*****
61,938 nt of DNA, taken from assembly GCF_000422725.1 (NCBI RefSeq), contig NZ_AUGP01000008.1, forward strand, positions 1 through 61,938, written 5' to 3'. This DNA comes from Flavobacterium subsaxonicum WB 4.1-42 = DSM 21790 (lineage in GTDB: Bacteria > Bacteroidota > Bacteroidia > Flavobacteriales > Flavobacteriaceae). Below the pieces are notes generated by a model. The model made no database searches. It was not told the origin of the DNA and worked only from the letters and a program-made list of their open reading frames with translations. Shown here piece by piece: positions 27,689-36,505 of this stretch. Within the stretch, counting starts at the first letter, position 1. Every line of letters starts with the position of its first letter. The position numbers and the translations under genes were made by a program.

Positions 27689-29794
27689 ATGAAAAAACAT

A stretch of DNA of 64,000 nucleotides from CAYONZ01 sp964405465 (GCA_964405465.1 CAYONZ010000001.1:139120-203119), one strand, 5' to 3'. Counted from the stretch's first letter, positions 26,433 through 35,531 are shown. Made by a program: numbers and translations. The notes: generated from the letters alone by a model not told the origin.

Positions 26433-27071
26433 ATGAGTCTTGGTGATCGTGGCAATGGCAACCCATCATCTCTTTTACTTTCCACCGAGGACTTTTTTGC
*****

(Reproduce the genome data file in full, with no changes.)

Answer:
61,938 nt of DNA, taken from assembly GCF_000422725.1 (NCBI RefSeq), contig NZ_AUGP01000008.1, forward strand, positions 1 through 61,938, written 5' to 3'. This DNA comes from Flavobacterium subsaxonicum WB 4.1-42 = DSM 21790 (lineage in GTDB: Bacteria > Bacteroidota > Bacteroidia > Flavobacteriales > Flavobacteriaceae). Below the pieces are notes generated by a model. The model made no database searches. It was not told the origin of the DNA and worked only from the letters and a program-made list of their open reading frames with translations. Shown here piece by piece: positions 27,689-36,505 of this stretch. Within the stretch, counting starts at the first letter, position 1. Every line of letters starts with the position of its first letter. The position numbers and the translations under genes were made by a program.

Positions 27689-29794
27689 ATGAAAAAACAT

A stretch of DNA of 64,000 nucleotides from CAYONZ01 sp964405465 (GCA_964405465.1 CAYONZ010000001.1:139120-203119), one strand, 5' to 3'. Counted from the stretch's first letter, positions 26,433 through 35,531 are shown. Made by a program: numbers and translations. The notes: generated from the letters alone by a model not told the origin.

Positions 26433-27071
26433 ATGAGTCTTGGTGATCGTGGCAATGGCAACCCATCATCTCTTTTACTTTCCACCGAGGACTTTTTTGC